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In osteoarthritis of the knee, cartilage that should cushion the bones erodes, leaving people in pain. Anti-inflammatory drugs can offer some relief, but they can’t cure the disease or bring back cartilage that’s already lost. Joint replacement gets people moving again, but their implants must eventually be replaced.

A possible solution might be found in a person’s nose. Ivan Martin, head of biomedicine at the University of Basel and the University Hospital Basel, and colleagues led a study published Wednesday in Science Translational Medicine that reports on bioengineering nasal chondrocytes — cells that form cartilage — and implanting them in the knee to grow new cartilage and resist inflammation better than the original knee cartilage. He’s been studying three-dimensional culture systems for cells to understand how tissues develop, how to control tissue formation, and how to turn tissues generated in the lab into possible grafts for tissue repair.

Martin chatted with STAT about his team’s work, which has moved from lab dishes to mice, sheep, and ultimately two patients. This interview has been edited and condensed for clarity.

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When did you set your sights on osteoarthritis of the knee?

It took us, let’s say, 15 years to learn all the possible tweaks to be able to generate human, engineered cartilage tissue in a three-dimensional size and shape with some functional properties. Once we learned how to generate these grafts, then we started implementing them into clinical studies for different indications.

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What steps did you need to take to get there?

We had to investigate how these engineered cartilage tissues would behave in an environment which is different from their native origin. And so for the knee joint, we had to run different studies, in vitro and in animal models, to understand whether these cartilage would also be compatible with implantation in a joint.

What’s the take-home message from your paper?

Our research indicates that this engineered cartilage not only is capable of regenerating cartilage tissue, but it also is resistant to inflammation signals, which are typically very high and strong in a degenerated joint like the ones in patients suffering from osteoarthritis. So this cartilage is actually able to counteract it, to reduce inflammation in the joint.

Did you expect the bioengineered nasal tissue to behave the way it did? And why does it work better than knee tissue?

That was quite surprising. But then we identified that the nasal cartilage cells have a certain gene signature typical of cells from the neural crest, where our hierarchically superior organs, like the eyes or the brain, derive. Stemming from this compartment enables these cartilage cells from the nose to have a higher regenerative capacity than the cartilage cells from a joint — and also a higher plasticity, so the capacity to adapt to a different environment.

Have people tried this before?

In the past, especially for cartilage regeneration, what the field has done and is still doing is taking cells from the same joint, so articular cartilage cells, and expanding them and injecting them in the same joint. We use a different source of cells, and we organize these cells into a functional tissue prior to implantation. So we are not injecting a suspension of cells, but we are injecting an effective cartilage tissue.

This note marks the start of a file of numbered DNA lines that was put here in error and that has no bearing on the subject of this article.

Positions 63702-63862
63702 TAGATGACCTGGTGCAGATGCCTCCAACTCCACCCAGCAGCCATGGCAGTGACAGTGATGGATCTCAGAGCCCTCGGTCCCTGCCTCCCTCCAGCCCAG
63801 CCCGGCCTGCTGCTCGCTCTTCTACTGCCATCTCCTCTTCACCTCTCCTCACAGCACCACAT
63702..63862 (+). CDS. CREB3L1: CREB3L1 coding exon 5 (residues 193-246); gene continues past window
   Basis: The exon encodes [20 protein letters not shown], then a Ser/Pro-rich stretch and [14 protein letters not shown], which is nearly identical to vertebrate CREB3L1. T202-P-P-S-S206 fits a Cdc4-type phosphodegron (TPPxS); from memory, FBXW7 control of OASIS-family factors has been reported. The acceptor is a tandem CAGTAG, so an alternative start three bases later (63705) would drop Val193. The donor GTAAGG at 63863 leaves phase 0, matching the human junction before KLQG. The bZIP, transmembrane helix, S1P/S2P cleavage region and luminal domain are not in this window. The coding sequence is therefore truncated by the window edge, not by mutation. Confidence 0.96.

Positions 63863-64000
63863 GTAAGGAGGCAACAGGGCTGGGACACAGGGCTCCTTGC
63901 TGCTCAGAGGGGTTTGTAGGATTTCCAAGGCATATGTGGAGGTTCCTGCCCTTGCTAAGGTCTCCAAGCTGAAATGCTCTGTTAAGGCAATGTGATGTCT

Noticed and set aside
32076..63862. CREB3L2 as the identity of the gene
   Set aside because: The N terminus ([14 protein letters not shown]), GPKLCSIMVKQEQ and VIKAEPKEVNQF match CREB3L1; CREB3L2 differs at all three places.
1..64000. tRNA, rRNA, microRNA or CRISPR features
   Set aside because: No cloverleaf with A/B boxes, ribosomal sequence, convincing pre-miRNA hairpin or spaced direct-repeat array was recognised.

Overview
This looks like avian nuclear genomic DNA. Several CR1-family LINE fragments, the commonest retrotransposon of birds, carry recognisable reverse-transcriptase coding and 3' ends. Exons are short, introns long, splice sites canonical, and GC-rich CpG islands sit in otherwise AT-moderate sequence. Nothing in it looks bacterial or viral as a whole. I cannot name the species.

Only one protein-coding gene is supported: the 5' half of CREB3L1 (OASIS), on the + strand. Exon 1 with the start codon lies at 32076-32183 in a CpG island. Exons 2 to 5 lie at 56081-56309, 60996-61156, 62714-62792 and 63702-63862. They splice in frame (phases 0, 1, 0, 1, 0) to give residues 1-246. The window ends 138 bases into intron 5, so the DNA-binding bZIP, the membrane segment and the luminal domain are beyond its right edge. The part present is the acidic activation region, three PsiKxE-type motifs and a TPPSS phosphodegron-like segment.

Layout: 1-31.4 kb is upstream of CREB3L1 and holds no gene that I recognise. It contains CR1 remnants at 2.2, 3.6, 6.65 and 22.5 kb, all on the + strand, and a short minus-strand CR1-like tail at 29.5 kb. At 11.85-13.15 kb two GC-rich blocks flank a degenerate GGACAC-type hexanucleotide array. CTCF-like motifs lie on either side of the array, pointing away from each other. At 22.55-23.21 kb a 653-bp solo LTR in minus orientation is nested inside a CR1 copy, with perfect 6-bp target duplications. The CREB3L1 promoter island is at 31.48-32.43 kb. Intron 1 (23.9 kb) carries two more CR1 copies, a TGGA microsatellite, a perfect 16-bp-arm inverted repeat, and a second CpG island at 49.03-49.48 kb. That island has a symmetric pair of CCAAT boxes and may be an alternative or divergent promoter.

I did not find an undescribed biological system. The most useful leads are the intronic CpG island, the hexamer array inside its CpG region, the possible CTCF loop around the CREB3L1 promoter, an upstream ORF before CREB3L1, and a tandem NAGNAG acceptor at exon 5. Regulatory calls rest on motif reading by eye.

What is the procedure like?

First, we take a small biopsy of the nasal septum, which is a few millimeters in diameter, under local anesthesia. Out of this little tissue we isolate the cells and we grow them in the lab. And once we have enough — this takes about two weeks — then we load them into a carrier. It’s a sponge made of collagen and we let them colonize the sponge and mature and develop new tissue, which takes another two weeks. So after a total of four weeks, then we have this mature cartilage tissue which we implant into the patient.

How long do you think this new cartilage might last?

We have to be realistic. In these two patients, the implanted cartilage is preventing them from having to undergo total knee replacement. But we don’t know long-term what will happen. What we envision is the possibility of a combination therapy. So where this engineered cartilage is implanted in the knee and is resistant and reducing inflammation, at the same time, we want to take care of a primary cause for the generation of the cartilage, by surgically correcting it in some patients. We may need to introduce a simultaneous pharmacological treatment or we may just need to be very careful with targeted physiotherapy, which we know is very important.

How long since their implants?

It’s now over two years that they are being followed up.

You are focusing on osteoarthritis, not rheumatoid arthritis?

We are targeting osteoarthritis where inflammation is not the cause of osteoarthritis, but there is another cause that leads to inflammation, like, for example, the abnormal loading in the joint. It’s also not general osteoarthritis. Those two patients are suffering from so-called medial osteoarthritis [affecting the middle of the knee]. The next target is patellofemoral osteoarthritis [affecting the kneecap and part of the femur].

What else is next?

There are several gradual steps. The first one is to continue with further clinical studies in a larger cohort. We need to extend it to a suitably powered clinical trial with a control arm to demonstrate the effectiveness.

Was it challenging to create this bioengineered tissue implant?

Yes. That is why it took us 15 years of preclinical work.

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